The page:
Monday, 15 February 2010

My Internet 2009 Top 5: All kinds of Sports

Boy o boy o boy. Has 2009 been the year where sports has embraced the web and has turned it into it's perfect ally to make it so much more excited - or what?
I'm sure we all have are favourite sports and I haven't had my eye on everything that happened on sports coverage on the web. But the things I saw, I liked very much. I'm sure I missed out on so much more, but here are just 3 examples of how I have enjoyed sports on-line in 2009, and I hope I'll be enjoying it even more in the future thanks to internet.

There are at least 2 things which make sports and the web such great partners.
First there are the numbers and figures which make sports so great. I'm not talking about advanced mathematics, but there are the points in the league, the average per match and the time differences. It might be a boy's thing, or maybe it's just me: it's just so much fun to look at scores, calculate how many points your team are trailing or compare distances. It's even more fun to chat with your friends on what happened 4 years ago and who scored the last 3 points with just 2 seconds on the clock. The numbers tell the tale in such a way that for me it makes it more interesting to see the box-plot of a match or the scorecard, than to read an article on what happened during the match.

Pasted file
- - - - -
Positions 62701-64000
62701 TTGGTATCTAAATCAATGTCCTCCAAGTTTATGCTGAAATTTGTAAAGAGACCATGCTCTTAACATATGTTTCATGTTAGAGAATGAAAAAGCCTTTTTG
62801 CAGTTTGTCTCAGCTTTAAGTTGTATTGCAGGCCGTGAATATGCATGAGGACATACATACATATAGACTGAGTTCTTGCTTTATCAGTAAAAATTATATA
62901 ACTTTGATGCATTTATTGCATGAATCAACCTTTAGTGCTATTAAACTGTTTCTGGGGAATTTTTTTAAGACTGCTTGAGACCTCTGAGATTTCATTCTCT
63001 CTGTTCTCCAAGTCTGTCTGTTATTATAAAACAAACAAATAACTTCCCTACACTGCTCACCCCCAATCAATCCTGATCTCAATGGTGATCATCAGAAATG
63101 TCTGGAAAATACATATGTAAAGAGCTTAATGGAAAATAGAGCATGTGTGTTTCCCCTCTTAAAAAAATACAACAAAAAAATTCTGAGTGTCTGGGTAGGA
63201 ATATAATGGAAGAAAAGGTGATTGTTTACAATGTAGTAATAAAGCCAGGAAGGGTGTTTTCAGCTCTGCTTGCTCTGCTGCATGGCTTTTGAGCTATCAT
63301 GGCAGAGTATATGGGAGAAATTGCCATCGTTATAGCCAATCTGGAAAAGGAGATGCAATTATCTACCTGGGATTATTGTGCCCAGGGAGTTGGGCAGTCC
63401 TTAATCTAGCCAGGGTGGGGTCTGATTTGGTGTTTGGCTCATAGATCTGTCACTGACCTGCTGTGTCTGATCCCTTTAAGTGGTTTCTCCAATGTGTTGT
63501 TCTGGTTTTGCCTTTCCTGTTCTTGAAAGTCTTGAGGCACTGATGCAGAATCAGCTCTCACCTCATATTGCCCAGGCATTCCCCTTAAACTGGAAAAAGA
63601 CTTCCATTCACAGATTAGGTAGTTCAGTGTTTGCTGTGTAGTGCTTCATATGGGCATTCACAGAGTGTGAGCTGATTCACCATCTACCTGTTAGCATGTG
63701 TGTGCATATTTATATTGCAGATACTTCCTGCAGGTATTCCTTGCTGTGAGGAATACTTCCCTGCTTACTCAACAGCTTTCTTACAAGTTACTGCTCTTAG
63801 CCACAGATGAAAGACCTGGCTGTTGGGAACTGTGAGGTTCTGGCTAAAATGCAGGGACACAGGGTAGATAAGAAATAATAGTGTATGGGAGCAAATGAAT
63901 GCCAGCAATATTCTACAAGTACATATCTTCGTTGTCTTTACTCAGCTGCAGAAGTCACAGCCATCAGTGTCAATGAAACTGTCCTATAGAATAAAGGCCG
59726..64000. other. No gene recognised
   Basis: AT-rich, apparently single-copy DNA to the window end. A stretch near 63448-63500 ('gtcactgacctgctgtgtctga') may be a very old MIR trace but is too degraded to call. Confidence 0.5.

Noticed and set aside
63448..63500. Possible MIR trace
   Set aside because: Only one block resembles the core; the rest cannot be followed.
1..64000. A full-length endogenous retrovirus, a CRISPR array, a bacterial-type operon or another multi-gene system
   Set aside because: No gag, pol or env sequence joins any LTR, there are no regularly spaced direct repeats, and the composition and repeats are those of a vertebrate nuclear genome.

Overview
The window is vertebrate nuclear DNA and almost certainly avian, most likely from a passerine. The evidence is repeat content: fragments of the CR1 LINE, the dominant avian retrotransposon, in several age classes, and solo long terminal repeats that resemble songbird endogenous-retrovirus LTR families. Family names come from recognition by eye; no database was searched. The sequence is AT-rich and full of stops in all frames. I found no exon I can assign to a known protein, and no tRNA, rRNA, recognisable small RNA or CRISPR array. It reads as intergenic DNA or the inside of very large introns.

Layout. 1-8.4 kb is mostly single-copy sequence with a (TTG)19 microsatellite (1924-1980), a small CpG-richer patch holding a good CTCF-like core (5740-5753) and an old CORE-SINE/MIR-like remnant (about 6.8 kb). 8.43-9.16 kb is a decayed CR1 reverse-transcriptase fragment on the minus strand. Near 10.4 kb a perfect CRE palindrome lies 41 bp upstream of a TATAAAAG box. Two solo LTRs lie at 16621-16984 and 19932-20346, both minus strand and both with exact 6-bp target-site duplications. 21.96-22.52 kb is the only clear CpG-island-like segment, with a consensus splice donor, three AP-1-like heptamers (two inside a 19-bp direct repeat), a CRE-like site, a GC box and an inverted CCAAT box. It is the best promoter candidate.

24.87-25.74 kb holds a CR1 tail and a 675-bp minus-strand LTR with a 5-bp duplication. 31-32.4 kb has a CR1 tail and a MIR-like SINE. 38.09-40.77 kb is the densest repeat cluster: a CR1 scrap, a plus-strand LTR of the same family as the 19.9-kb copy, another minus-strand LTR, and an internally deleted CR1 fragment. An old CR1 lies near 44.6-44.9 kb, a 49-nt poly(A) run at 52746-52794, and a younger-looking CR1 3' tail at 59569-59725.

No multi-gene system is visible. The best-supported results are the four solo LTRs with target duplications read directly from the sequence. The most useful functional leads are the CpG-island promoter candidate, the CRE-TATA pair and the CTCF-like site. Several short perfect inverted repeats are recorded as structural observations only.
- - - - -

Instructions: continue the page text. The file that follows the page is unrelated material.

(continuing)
And that's where the internet comes in: you can find as good as any scores or stats in no time, doesn't matter if it's from the '97-'98 season or if it's live. You get a quick look at the standings; a nice interactive graph shows the story. It's all there on the web for free, right there for you. It's great to consult: just a few clicks will learn you where this player was 4 years ago and how well he bowled back then. An excellent match, if you ask me: the sports numbers are all there on the web.
The second reason why the web and sports go together so well is sharing: sports, like so much more things in life, are better when shared. The experience of seeing the same event with your friends gives it an extra angle, and feeling that you belong to a club or feel you share a match or a track with your sports idol makes it a more profound experience then ever before. And the web has become instrumental in sharing and living the experiences of sports in recent years beyond any doubt.

This said, let's have a look at my favourite moments.

1. European Basketball and a bit NBA

Maybe you'll call me crazy, but I prefer European basketball to NBA. The reason is that I like a good defence - the NBA has only 2 teams who play defence - and I prefer basketball as a team sport – not as a sport where you have 1 or 2 superstars per team who don't think of playing together with their team-mates. Basketball is of course a numbers game, so as a fan I just have to check the stats during and after every match. I used to watch matches on my TV with my laptop opened on live scores, and more often than not, I looked more at the stats. I admit that some sites on NBA are better at representing these stats – like including a plot of the position in which every shot was taken - but that's because working the numbers in sports has a longer history in the US than in Europe. Today I don't even need my TV any more while watching basketball. My favourite Spanish league is being aired on the internet by Orange, one of the sponsors of the ACB for free. It's just all there, on your screen: coverage, comments, stats. Now how great is that? The only thing maybe missing in ACB360 is the sharing part: you can't (yet?) post comments or join the experience.

2. The great communicator ends third in Le Tour